Factoring providers risking the over-advance: Undercapitalisation

Factoring providers risking the over-advance: Undercapitalisation

It’s not uncommon for factoring providers to dance with the devil when over advancing on receivables for existing clients.

Factoring clients often request additional capital from their funder to make advance payments to suppliers and for the right client factors usually make concessions.

When a client has been with a factor for a while, and a strong relationship gets established, credit/account teams take a “predicted” view based on spreads and the asset base.

The problem with predictions is that they can’t be trusted and when over-advancing the account goes into undercapitalisation.

Leigh Dunsford, Stak

Undercapitalised accounts only end up going one way when collect outs occur. The factor loses.

  • Are the over-advance funds creating new fundable assets?
  • How long will it take to covert the funds into new receivables and will it ever make there?
  • What happens if the funds used don’t result in new assets or an unpredictable event occurs that prevents the clients from completing sales?

One significant issue that arises is understanding the client’s supply chain and if the operation has enough capital to survive while new stock is being converted to sales.

For factors that blindly over-advance on receivables for inventory here are some risks to consider:

  • Is the money being used to fund deposits in hope factories complete?
  • Does the client have a tight handle on QC to match deliveries?
  • Does the client have the funds to pay balances to ship goods?
  • Will the client run out of money to complete?
  • Will the orders get cancelled?
  • Are the customers buying goods strong enough to allow credit?
  • Are they buying inventory that might not get sold?
  • Are they buying inventory that has residual value?
  • Are their bills up to date with logistics to prevent STOP shipments?
  • Do they have import licenses to cover goods?
  • Are their insurances up to date?
  • Do they have enough funds to cover duties?
  • Do the goods have a warranty and who covers it?
  • Are they licenced to produce goods and is the factory?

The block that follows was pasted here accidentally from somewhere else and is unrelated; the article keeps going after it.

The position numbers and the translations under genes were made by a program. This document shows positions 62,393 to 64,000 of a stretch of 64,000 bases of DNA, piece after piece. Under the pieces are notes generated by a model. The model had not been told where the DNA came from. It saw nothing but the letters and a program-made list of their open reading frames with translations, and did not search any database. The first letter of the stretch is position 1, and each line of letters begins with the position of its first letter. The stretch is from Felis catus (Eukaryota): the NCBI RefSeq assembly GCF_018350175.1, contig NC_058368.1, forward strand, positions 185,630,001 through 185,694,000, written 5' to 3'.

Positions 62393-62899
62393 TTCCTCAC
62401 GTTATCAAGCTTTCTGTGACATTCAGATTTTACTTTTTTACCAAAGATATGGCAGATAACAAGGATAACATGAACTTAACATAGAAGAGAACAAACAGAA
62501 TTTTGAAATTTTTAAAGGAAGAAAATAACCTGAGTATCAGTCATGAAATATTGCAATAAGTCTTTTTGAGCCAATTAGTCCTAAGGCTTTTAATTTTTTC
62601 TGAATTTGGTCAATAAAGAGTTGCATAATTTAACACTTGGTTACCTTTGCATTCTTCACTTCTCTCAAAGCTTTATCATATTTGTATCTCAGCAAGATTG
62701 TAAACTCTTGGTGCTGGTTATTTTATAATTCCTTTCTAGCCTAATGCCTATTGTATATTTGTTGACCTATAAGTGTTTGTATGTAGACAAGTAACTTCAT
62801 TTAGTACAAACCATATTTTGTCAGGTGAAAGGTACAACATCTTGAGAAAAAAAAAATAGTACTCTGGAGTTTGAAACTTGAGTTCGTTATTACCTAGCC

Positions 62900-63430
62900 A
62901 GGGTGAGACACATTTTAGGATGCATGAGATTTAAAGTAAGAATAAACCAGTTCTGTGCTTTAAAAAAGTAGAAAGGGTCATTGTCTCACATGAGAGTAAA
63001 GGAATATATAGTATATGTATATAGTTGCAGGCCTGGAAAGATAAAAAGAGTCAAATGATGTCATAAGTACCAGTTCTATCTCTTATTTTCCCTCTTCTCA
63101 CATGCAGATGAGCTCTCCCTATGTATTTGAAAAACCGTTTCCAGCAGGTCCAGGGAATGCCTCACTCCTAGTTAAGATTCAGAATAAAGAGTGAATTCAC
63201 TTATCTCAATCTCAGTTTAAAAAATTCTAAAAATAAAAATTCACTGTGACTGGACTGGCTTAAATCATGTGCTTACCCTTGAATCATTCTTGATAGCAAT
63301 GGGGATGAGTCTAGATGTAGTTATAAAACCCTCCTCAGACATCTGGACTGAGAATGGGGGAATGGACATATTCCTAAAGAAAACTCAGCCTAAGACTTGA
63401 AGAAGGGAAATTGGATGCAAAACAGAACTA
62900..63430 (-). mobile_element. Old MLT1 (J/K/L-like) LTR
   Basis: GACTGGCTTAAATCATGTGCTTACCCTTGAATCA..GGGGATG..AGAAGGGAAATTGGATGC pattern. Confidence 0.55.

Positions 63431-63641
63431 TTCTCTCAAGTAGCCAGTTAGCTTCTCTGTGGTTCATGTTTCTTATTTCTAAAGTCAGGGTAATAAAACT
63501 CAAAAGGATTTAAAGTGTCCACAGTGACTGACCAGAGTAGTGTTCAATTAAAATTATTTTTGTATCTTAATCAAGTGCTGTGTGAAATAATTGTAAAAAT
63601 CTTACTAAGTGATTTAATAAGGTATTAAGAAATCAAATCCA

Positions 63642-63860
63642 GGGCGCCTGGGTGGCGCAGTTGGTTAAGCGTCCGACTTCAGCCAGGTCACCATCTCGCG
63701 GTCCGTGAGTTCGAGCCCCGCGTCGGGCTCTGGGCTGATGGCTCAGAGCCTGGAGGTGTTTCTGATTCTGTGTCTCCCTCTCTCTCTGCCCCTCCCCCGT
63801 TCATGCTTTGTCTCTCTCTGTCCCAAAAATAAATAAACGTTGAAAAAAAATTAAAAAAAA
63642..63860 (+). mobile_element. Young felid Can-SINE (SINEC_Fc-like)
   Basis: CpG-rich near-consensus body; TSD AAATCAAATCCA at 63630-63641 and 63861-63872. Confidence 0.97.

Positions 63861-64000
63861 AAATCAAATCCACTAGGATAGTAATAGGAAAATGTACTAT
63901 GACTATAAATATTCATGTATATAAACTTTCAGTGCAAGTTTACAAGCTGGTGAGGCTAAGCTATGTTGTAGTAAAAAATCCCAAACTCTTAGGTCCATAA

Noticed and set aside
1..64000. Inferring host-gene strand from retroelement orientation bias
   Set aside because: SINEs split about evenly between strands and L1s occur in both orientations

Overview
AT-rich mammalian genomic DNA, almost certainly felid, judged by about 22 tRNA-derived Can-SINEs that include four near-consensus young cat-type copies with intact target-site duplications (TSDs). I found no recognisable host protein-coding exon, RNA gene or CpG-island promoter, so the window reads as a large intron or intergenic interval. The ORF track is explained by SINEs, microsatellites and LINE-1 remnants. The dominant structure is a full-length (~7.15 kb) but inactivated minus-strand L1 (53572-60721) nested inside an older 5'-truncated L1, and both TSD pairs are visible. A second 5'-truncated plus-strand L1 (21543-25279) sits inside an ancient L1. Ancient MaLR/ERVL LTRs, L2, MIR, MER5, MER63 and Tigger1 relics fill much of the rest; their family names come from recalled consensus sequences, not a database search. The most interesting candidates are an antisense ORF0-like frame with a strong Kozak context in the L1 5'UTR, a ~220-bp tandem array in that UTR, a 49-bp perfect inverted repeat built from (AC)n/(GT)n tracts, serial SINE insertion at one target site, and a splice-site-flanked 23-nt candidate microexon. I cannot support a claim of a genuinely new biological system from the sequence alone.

• ‚Ķ..and the list goes on and on.

The above list is just a small teaser of the complexities involved when allowing over-advances to clients.

The reality is that going into under capitalisation on client accounts can leave factors exposed if supplier payments are not managed correctly and leveraged receivables never get replaced.

It’s like lending 100% LVR on a property asset because the borrower wants to renovate, only you fail to check that the funds are actually being used for that purpose or if they can actually complete the project. Will it even result in an uplift in true value, who knows. The factor loses.

Stak works in tandem with factoring providers that see the benefit of trade facilities and transaction management. Stak provides funding for anything pre-shipment and does not provide factoring services. We stick to our specialisation.

Stak works by funding pre-shipment costs right through to delivery and creation of fresh fundable receivables for factors.

Factors are in the business of advancing on receivables; Stak’s in the business of making sure they’re accepted.

Need pre-shipment funding for a client? Ask Stak.

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We regularly share our thoughts on trade finance, lending, procurement, logistics, and international trading.

Stak provides working capital to clients that sell to some of the largest buyers in Australia & overseas.

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